Microsoft Office Tutorials and References
In Depth Information
Chapter 32: Amortization Tables
A mortization is a common concept used in finance and accounting. It is defined as
being the steady decrease of a loan/liability by installments or loan repayments.
By using an amortization table, you are calculating the reduction of the balance of a
loan over time.
It is possible to download a number of amortization table programs or ready-
made Excel spreadsheets from the Internet; however, creating one by yourself will
allow you to master some of your Excel financial skills. This chapter will incorporate
some of these functions in addition to the PMT (Payment), which was covered in the
previous chapter. You will learn to apply the additional PPMT, IPMT, CUMIPMT,
and CUMPRINC Excel functions.
Consider a home loan/mortgage of $600,000 to be paid off in monthly installments
over a period of 25 years, applying an interest rate of 6.00 percent. You have to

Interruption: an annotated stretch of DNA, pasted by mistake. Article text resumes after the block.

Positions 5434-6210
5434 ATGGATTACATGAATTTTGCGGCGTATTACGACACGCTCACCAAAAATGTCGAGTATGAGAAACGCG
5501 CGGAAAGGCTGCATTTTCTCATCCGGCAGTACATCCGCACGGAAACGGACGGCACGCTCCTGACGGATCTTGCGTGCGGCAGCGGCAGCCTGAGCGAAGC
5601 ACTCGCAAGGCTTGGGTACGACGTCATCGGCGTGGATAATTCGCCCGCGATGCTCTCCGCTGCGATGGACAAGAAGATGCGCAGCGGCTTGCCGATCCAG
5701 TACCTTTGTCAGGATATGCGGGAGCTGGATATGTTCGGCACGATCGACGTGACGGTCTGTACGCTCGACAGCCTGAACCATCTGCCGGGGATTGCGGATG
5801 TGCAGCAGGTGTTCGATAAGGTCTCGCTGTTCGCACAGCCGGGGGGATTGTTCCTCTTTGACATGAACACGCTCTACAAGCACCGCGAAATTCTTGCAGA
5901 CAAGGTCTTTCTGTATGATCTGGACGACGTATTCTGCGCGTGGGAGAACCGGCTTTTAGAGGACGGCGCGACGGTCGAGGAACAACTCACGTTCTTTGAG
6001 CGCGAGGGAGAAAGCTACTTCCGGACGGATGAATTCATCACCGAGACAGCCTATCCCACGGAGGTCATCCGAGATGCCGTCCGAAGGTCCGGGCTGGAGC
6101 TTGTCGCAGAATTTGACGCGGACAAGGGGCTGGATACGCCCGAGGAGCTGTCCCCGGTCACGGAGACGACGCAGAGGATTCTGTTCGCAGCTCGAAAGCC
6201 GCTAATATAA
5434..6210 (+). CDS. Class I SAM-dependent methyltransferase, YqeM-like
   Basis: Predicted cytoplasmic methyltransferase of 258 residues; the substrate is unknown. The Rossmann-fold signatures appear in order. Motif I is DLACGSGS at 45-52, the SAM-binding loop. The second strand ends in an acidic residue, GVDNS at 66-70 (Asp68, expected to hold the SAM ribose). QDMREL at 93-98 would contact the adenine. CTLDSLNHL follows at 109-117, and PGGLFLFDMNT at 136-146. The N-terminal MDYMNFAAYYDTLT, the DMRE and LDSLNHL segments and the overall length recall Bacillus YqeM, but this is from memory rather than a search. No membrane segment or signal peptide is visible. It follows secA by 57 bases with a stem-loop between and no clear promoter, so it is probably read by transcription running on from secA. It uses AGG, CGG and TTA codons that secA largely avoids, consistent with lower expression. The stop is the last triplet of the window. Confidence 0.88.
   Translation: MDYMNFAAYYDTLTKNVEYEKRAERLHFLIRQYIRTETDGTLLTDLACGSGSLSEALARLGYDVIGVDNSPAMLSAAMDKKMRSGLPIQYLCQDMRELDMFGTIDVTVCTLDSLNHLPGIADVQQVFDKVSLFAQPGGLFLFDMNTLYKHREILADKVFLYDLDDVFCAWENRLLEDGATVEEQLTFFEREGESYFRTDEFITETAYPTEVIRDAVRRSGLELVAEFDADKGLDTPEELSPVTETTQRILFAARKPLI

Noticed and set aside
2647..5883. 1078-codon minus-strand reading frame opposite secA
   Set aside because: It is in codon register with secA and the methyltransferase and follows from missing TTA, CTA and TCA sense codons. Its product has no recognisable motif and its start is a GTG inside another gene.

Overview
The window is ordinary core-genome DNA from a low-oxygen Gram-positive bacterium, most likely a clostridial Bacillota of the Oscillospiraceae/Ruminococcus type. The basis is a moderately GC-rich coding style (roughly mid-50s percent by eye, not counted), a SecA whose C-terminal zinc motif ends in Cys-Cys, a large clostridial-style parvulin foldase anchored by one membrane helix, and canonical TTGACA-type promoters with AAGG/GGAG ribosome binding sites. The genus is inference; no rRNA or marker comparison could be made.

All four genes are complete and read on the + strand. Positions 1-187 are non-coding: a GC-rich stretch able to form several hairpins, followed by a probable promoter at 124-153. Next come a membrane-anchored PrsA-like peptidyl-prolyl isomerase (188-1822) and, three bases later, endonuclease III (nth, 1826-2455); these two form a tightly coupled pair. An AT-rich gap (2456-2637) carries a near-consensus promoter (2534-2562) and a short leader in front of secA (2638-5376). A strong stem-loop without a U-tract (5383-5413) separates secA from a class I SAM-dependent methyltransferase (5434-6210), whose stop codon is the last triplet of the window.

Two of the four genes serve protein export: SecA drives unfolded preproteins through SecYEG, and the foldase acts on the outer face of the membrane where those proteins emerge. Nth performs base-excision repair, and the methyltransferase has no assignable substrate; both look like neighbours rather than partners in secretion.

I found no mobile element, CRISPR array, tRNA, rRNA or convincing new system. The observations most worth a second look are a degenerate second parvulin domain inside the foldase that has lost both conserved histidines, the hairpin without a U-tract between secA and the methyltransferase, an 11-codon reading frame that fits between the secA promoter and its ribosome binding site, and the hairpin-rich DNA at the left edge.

create a loan amortization table for the 300 monthly payments (25 years
months/year). In addition, you may want to calculate the cumulative interest for
certain years, since in some countries
it is possible to
deduct this amount from your annual income when doing a tax return declaration.
Figure 32.1 shows the example described. I calculated the monthly payment
using the PMT function as covered in the previous chapter. Since excellent com-
prehension of the PMT function is important before moving on to applying the other
financial functions, a brief review is in order.
In general, the PMT function is used to calculate the payment for a loan based on
constant payments and a constant (fixed) interest rate. The Excel syntax of the function is:
such as the United States
rate, nper, pv, fv, type
rate is the interest rate per period and is expressed as a percentage. In this
example, the loan is made at a 6 percent annual interest rate, and paid back
in monthly installments. The interest rate per month is 0.5 percent (6/12).
nper is the total number of payment periods for a loan or annuity. In this
example, since the payments are made on a monthly basis, the loan has
12*25, or 300 monthly payment periods.